By Abigail Carroll. Vegetarian Lifestyle. At Saturday, May 04th 2019, 22:14:47 PM.
It might be easy for you to eat fruit daily, but what about getting enough vegetables? Most health authorities recommend eating at least three to five servings of veggies per day. Here are some tips for sneaking more veggies and fruit into your meals:Swap vegetables for other foods in your meals, especially refined grains.Use fruit in place of added sugar to sweeten recipes. For example, apple sauce or mashed bananas make a great sweetener in baked goods. Start your meal with a salad or a veggie‐based soup. Add a handful or two of veggies to things like omelets, stews, stir-fries, casseroles, etc.
How does a vegetarian diet work to promote heart health, weight loss and health benefits? And are there any risks involved in cutting out the majority of animal-based foods in your diet? Because plants are low in calories but high in essential vitamins, minerals and antioxidants, vegetarian diets can be very nutrient-dense. Research published in the Proceedings of the Nutrition Society found that “vegetarian diets are usually rich in carbohydrates, omega-6 fatty acids, dietary fiber, carotenes, folic acid, vitamin C, vitamin E and magnesium, and relatively low in protein, saturated fat, long-chain omega-3 fatty acids, retinol, vitamin B12 and zinc.” However, there’s no guarantee that a vegetarian diet will result in health improvements. Ultimately it all depends on the specific foods someone chooses to eat, plus his or her individual reaction to cutting out most, or all, animal products.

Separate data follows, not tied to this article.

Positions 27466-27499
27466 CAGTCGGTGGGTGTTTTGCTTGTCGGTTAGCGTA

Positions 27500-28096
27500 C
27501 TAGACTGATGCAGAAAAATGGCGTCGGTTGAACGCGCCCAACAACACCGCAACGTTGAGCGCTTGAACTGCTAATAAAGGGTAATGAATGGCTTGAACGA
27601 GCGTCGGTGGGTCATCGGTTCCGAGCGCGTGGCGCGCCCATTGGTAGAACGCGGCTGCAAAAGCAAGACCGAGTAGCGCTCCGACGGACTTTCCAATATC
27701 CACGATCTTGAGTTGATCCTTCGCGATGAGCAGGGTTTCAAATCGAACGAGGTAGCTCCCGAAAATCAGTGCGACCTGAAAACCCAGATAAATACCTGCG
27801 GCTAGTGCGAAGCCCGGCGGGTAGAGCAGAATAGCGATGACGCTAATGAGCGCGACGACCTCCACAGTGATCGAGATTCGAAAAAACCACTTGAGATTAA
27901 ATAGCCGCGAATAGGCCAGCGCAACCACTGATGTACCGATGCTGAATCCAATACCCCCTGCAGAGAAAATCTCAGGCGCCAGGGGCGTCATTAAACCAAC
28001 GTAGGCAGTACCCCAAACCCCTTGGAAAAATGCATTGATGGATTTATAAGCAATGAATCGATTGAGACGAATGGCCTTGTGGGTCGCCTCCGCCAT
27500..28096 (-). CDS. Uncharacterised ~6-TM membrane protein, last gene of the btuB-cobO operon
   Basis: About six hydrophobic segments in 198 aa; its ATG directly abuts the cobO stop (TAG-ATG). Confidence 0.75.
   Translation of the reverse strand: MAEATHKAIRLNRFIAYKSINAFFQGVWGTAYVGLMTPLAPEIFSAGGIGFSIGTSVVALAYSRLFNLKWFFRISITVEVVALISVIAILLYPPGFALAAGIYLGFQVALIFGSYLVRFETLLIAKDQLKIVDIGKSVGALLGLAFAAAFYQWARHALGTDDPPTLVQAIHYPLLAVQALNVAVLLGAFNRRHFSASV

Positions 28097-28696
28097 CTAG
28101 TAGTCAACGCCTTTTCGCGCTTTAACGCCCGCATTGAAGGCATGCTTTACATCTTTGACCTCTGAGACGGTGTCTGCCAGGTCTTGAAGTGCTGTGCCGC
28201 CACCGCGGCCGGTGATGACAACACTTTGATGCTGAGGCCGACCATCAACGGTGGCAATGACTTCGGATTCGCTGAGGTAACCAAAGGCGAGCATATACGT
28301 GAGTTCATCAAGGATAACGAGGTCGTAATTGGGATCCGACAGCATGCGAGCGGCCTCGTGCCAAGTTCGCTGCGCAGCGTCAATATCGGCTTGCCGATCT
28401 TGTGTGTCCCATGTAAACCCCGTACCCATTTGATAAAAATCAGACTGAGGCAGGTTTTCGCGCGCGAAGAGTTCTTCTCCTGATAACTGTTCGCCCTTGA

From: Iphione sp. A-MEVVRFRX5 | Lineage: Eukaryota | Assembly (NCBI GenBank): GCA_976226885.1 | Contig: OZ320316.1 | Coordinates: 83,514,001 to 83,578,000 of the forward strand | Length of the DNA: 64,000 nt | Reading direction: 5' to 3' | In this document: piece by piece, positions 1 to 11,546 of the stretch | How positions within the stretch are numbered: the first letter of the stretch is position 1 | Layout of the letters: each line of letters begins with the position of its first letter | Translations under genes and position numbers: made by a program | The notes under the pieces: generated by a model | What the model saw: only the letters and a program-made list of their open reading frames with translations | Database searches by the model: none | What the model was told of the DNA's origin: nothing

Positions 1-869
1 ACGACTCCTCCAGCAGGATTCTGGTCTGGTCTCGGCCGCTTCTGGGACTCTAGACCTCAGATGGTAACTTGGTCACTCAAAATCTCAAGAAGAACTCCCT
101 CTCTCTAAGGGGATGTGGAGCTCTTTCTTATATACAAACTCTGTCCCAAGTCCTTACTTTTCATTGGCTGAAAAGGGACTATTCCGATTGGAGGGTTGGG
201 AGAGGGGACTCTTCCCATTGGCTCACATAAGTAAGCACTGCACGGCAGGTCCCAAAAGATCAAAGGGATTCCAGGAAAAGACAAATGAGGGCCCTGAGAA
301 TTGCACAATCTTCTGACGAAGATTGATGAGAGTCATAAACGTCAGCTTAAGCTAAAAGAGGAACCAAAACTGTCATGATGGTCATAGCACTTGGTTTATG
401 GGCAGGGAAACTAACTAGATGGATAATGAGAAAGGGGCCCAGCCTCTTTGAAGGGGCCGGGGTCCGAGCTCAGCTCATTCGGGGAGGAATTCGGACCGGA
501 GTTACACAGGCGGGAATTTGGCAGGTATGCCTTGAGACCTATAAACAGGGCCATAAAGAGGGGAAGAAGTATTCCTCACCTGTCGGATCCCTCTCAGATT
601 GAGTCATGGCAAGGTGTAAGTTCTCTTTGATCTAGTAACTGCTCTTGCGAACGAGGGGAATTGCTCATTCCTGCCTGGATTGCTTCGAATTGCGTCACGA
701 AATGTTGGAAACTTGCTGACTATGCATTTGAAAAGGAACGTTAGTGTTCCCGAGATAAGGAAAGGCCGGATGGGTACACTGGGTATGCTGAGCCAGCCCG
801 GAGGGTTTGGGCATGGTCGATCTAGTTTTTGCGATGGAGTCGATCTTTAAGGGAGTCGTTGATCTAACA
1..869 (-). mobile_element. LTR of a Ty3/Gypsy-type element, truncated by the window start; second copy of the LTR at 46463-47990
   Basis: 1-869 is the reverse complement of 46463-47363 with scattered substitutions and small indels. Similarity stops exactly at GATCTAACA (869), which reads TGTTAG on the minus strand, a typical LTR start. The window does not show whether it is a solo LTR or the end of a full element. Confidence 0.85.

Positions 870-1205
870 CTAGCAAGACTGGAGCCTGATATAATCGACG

According to research published by the Department of Nutrition, School of Public Health at Loma Linda University, people who follow a vegetarian diet or vegan diet — meaning they avoid all meat and possibly dairy, fish and eggs too — represent between 2 percent to 5 percent of the total adult population in the United States. Several analyses that have compared vegetarian diets to non‐vegetarian diets have found that those eating predominately plant-based diets have increased protection against health problems, including cardiovascular diseases, cardiometabolic risk factors, some cancers, type 2 diabetes, obesity and total mortality.